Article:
A caffeine and cake stop is a cycling tradition. But with so many coffee options available, which offer the most benefit?
Caffeine is a recognised trade tool of the cyclist. “It’s a mild central nervous system stimulant that prompts the release of adrenaline for energy,” says Euan Paul, the executive director of the British Coffee Association. This makes it perfect for endurance sports.
Sports nutritionist Tim Lawson, of Science in Sport, says that “caffeine by itself can promote fat metabolism and retain muscle glycogen”, so a black coffee before a fasted ride in the morning may increase the amount of fat you burn.
However, an over-reliance on caffeine can compromise your sleep quality, “which will alter hormone levels and reduce your ability to process carbohydrates, possibly sending you on a downward spiral”. “Instead, go carefully with caffeine to really get the beneﬁt when you need it,” he advises.
But which coffee type is best and when? Competitive cyclist and owner of 53x11 Coffee Evan Lawrence suggests a double espresso for a pre-ride energy shot. “This gives the boost of caffeine to stimulate the system and misses out the milk, which can have a negative effect on your stomach,” he says.
During a ride, Lawrence would again opt for less milk: “An Americano with sugar and a splash of milk is best.” This heightens energy without causing any gastric discomfort from too much heavy liquid.
After a ride, he'd change tactics and choose milk for recovery. “Go for a latte or a coffee mocha with full fat milk because of the extra calories," says Lawrence. "You’ll be getting some essential protein, calcium and fat, all needed for recovery.”
Put a brew on
“Different types of coffee beans have more or less acidity,” says Lawrence. “If you have a sensitive stomach, as can happen during sports participation, you should look for coffees with low acidity.”
Generally, beans grown on higher ground, such as those from Kenya, tend to be more acidic than ones from ﬂat plantations such as those in Mexico. However, acidity is lessened through roasting so the darker the better.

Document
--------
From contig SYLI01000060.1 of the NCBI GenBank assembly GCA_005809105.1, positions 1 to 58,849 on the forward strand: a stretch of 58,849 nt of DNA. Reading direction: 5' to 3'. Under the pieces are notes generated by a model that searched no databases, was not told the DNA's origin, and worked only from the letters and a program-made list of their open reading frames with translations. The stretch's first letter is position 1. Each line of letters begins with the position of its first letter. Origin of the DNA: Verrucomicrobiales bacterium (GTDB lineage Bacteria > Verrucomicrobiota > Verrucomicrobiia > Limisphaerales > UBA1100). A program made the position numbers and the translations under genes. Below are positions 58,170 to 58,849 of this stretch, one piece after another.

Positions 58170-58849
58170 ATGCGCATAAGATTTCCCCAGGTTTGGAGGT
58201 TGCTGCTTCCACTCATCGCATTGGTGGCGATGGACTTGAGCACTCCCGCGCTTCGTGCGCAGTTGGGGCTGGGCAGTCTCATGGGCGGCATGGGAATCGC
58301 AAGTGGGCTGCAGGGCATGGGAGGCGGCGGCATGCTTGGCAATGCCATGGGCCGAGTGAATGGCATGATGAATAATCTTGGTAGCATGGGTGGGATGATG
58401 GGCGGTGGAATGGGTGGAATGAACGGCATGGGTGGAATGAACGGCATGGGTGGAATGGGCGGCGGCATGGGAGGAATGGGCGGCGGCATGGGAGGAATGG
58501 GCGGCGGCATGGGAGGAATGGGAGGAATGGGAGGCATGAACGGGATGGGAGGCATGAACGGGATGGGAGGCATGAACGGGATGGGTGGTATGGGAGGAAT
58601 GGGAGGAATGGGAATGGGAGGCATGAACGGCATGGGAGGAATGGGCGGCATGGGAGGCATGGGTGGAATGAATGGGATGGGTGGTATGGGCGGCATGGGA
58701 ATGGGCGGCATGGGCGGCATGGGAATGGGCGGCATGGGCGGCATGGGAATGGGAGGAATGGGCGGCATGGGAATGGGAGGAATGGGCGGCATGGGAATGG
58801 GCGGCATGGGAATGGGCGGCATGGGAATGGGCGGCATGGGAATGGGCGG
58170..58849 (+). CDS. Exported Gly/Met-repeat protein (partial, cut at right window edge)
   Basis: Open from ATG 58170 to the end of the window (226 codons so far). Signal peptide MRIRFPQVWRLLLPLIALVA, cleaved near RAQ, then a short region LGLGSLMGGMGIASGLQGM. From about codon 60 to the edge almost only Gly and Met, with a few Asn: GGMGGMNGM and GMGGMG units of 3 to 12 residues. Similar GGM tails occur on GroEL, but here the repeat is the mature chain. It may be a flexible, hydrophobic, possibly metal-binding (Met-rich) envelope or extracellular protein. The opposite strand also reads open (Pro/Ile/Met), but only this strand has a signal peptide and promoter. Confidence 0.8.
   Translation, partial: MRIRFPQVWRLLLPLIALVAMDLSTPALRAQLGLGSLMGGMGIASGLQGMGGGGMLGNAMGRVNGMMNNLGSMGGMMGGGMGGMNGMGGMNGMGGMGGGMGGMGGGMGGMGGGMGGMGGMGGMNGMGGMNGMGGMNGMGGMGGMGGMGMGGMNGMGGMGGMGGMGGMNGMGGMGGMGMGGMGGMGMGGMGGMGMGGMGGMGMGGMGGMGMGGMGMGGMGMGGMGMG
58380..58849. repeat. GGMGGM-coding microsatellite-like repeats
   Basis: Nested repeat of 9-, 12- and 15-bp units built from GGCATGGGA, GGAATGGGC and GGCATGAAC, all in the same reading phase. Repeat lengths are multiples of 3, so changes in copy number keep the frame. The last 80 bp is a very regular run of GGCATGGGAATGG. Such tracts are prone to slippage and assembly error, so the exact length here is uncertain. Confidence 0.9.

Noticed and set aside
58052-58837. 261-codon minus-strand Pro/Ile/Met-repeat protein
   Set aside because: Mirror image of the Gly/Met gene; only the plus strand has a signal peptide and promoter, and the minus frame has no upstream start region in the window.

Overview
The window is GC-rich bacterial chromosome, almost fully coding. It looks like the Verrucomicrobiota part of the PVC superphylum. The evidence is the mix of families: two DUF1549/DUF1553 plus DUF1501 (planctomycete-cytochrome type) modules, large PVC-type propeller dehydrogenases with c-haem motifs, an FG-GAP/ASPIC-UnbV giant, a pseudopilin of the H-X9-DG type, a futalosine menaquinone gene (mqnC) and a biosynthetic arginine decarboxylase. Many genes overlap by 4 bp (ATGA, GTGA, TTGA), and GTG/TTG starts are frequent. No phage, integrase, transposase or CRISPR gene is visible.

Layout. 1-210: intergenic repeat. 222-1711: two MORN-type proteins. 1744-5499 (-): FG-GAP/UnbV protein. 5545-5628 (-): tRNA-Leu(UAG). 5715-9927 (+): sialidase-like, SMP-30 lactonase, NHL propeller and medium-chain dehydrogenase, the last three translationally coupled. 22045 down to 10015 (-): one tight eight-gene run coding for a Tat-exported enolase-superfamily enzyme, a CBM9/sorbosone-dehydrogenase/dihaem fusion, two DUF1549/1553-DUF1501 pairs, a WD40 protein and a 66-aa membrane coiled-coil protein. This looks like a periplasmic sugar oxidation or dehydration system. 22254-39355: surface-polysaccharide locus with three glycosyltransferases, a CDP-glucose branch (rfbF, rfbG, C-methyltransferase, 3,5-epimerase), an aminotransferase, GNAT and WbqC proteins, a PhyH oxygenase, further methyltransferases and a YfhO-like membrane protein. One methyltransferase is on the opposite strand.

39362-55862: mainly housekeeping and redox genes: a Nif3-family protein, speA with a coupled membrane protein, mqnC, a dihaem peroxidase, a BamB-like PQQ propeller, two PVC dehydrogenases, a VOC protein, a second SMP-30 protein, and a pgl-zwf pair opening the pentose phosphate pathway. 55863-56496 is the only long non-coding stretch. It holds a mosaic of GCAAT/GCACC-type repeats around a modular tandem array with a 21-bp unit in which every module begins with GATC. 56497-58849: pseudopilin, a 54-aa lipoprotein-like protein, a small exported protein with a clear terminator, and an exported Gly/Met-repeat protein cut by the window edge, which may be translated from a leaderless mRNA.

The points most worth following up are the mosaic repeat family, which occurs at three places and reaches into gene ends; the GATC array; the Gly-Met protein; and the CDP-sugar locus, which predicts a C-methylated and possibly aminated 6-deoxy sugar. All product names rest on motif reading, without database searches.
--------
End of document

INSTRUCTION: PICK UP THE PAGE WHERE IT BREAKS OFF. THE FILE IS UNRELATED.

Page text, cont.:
According to the Food Standards Agency there are approximately 100mg of caffeine in your standard cup of brewed coffee (70mg for instant), and 400mg a day is a perfectly safe amount to ingest.
The two main types of coffee are Arabica, which contains 0.8 to 1.4 percent caffeine, and Robusta, which offers 1.7 to 4 percent caffeine. Arabica beans are favoured because of their smoother, less bitter taste. They account for about 80 percent of all coffee produced.
Caffeine levels can vary considerably between coffee types. Here are values for some of the favourites at Costa:
Best pre-ride: Double Espresso; 90mg caffeine, 5cal, 0.3g protein, 0.4g carbohydrate, 0.1g fat.
Best mid-ride: Medium Americano (with a splash of semi skimmed milk); 135mg caffeine, 20cal, 1.2g protein, 2.4g carbohydrate, 0.8g fat.
Best for recovery: Medium Coffee Mocha Frescato (with full fat milk); 75mg caffeine, 540cal, 7.5g protein, 109.1g carbohydrate, 8.3g fat.
And to go with your drink...
A coffee is best with something sweet, but when you make a cake stop, remember that the nutritional information can be vastly different to that in a supermarket. So approximately what do you get in your coffee shop stodge?
Carrot cake: 491cal, 59g carbohydrate, 7g protein, 25g fat.
Victoria sandwich: 501cal, 64g carbohydrate, 4.1g protein, 25g fat.
Blueberry mufﬁn: 475cal, 66g carbohydrate, 5.3g protein, 21g fat.
Butter croissant: 276cal, 26g carbohydrate, 5.3g protein, 16.7g fat.
Flapjack: 374cal, 60g carbohydrate, 7.4g protein, 21g fat.